It seemed pretty obvious - Indiana farmer Vernon Hugh Bowman knew what he was doing, he bought the seed specifically to see if he could skirt the rules by getting his second crop from a grain elevator - in essence, the court ruled he was making copies of a patented invention, just like Monsanto claimed. "If simple copying were a protected use, a patent would plummet in value after the first sale of the first item containing the invention," Justice Elena Kagan ruled in the short 10-page opinion.
The claim that Bowman acquired the seeds 'innocently', as his lawyers claimed, was believed by precisely no one. The beans did not plant themselves for 8 generations.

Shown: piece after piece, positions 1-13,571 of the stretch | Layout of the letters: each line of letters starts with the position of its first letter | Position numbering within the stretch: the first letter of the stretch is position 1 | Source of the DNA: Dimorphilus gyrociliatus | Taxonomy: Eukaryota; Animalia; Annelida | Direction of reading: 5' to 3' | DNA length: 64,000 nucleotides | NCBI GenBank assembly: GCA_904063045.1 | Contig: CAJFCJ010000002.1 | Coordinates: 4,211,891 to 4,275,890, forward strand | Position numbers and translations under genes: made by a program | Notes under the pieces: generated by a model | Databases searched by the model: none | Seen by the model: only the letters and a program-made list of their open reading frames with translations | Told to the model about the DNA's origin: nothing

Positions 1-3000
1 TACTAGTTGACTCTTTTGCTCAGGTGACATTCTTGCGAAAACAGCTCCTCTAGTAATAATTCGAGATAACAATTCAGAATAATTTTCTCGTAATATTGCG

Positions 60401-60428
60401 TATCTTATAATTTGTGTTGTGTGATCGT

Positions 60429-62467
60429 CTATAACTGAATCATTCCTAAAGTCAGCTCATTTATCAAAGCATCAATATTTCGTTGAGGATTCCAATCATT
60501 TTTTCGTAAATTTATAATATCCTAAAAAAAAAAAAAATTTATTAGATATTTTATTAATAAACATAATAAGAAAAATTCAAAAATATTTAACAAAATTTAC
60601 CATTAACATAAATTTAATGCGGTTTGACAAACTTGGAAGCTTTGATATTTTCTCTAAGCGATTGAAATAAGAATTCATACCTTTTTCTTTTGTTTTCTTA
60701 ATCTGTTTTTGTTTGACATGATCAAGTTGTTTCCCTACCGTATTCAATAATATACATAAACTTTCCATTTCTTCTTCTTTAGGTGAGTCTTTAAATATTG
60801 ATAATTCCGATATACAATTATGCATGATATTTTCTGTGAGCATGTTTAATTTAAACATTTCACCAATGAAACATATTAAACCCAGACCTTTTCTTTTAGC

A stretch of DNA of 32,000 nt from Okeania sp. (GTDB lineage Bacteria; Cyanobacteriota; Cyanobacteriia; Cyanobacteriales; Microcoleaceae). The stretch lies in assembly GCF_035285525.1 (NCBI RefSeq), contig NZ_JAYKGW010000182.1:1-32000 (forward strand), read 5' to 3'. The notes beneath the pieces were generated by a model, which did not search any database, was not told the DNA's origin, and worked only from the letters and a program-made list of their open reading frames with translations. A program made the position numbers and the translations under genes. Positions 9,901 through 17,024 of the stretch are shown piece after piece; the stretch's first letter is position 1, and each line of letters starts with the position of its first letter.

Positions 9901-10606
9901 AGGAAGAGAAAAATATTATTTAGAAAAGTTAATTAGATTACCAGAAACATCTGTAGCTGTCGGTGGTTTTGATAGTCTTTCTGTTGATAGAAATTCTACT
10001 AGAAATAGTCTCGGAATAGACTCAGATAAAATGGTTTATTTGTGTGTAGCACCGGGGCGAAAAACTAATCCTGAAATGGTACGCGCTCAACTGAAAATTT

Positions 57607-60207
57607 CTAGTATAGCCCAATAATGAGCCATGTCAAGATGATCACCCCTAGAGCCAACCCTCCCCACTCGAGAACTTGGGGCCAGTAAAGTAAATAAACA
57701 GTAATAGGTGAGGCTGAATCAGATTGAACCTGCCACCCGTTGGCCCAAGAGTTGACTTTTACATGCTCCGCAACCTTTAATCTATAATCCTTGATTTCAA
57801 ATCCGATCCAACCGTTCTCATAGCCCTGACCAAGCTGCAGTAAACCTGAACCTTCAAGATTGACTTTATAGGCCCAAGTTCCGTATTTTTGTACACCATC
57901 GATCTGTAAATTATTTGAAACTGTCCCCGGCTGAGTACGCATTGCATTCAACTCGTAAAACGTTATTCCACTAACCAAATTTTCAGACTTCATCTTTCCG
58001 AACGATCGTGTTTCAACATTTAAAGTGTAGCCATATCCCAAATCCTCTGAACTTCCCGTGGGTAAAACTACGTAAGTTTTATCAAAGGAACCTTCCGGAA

Weirdest claim about the slippery slope of this; that this win for Monsanto leads to higher prices. It's like saying Wal-Mart leads to higher prices on Levi's jeans because they make sell their own brand for less. Basically, you really have to be an anti-science or anti-business (or both) crackpot to find a way for that to be true.
Now the anti-Monsanto groups can legitimately claim what they always claimed anyway - that Monsanto sues farmers who use their seed without buying it.